Facilitating Student Learning Through Contextualization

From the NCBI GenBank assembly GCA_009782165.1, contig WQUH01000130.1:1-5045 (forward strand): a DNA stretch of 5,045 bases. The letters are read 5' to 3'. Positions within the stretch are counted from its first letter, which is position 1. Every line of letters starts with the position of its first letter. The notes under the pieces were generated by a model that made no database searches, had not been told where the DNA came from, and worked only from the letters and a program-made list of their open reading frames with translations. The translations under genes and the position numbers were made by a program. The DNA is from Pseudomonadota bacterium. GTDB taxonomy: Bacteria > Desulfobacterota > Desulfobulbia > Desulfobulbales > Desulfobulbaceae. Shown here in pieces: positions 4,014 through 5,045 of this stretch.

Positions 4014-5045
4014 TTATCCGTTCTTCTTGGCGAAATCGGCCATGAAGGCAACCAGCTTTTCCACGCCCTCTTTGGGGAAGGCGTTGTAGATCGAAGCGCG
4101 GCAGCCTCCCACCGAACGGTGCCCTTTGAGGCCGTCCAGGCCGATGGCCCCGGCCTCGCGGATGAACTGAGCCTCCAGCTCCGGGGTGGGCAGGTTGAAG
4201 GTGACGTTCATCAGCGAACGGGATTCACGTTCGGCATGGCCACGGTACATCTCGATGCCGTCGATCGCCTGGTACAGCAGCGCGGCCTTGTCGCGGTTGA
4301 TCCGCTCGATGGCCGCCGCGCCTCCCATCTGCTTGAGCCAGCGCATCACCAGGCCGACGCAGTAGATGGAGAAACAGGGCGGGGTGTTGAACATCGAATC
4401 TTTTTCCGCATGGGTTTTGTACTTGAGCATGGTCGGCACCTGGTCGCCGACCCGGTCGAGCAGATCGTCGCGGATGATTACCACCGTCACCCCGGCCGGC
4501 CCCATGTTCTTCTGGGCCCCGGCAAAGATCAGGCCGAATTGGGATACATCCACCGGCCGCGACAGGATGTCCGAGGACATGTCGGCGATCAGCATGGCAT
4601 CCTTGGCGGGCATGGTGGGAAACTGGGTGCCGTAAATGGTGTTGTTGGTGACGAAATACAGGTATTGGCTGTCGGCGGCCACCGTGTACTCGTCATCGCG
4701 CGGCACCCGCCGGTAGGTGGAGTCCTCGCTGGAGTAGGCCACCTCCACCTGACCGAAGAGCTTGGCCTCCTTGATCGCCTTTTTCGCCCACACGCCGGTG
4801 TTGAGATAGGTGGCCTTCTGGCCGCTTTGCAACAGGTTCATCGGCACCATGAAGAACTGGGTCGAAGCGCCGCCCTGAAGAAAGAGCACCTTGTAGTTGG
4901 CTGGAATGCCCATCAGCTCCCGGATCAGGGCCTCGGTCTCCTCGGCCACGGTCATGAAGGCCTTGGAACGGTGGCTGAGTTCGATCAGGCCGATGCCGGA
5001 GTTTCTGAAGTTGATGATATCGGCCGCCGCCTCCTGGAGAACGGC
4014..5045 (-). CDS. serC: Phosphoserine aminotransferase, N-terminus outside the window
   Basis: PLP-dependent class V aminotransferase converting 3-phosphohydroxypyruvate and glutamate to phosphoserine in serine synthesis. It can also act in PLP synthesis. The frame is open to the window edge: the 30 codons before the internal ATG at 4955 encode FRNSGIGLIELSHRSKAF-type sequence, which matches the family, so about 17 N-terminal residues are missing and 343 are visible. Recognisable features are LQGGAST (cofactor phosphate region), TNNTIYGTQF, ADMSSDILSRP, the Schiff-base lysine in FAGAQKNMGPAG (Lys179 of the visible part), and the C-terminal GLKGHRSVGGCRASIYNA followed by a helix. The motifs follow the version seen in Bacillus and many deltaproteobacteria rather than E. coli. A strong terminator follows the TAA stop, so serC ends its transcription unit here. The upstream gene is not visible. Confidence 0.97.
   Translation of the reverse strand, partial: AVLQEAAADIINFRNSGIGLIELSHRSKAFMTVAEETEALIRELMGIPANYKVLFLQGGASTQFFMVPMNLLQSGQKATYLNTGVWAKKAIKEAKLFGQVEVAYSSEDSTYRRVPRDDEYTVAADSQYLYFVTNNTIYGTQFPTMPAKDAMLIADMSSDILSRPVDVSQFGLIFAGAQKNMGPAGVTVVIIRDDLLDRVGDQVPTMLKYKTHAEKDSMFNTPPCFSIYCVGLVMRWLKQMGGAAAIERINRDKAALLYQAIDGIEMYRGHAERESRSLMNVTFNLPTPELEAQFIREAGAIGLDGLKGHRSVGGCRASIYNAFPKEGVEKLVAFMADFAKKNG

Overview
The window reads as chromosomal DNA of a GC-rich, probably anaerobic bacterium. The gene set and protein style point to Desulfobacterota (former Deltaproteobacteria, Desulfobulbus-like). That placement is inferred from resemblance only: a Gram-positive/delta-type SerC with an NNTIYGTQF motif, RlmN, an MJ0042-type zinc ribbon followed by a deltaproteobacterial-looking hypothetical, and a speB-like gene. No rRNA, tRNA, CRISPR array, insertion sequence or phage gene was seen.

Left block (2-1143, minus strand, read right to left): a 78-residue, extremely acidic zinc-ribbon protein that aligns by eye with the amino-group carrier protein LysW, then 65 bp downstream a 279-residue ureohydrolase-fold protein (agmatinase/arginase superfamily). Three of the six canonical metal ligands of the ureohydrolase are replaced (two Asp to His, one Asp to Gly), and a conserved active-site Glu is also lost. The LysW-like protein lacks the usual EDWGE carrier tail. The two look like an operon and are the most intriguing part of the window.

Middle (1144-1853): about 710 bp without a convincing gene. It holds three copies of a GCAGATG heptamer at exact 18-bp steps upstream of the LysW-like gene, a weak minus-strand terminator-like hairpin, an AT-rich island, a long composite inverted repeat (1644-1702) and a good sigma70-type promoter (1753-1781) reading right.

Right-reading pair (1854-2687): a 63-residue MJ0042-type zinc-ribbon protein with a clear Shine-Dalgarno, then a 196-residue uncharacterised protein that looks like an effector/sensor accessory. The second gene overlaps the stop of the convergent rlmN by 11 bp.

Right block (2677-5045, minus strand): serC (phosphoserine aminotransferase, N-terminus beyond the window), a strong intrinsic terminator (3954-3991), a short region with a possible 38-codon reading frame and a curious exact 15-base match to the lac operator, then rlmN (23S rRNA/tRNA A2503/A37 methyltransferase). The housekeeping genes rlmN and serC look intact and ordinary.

This Brief, based on a longer review that considers the hypothesis that low-skilled students can learn more effectively and advance to college-level programs more readily through contextualization of basic skills instruction, presents two forms of contextualization that have been studied: “contextualized“ and “integrated“ instruction. There is more descriptive work on the contextualization of basic skills than studies with student outcome data. In addition, many studies with quantitative evidence on the effectiveness of contextualization have methodological flaws that limit conclusions. Further, only a small number of studies are with college students. However, despite these problems, contextualization seems to be a promising direction for accelerating the progress of academically underprepared college students. The method of contextualization is grounded in a conceptual framework relating to the transfer of skill and student motivation; practitioners who use it observe positive results, and the available quantitative evidence indicates that it has the potential to increase achievement.
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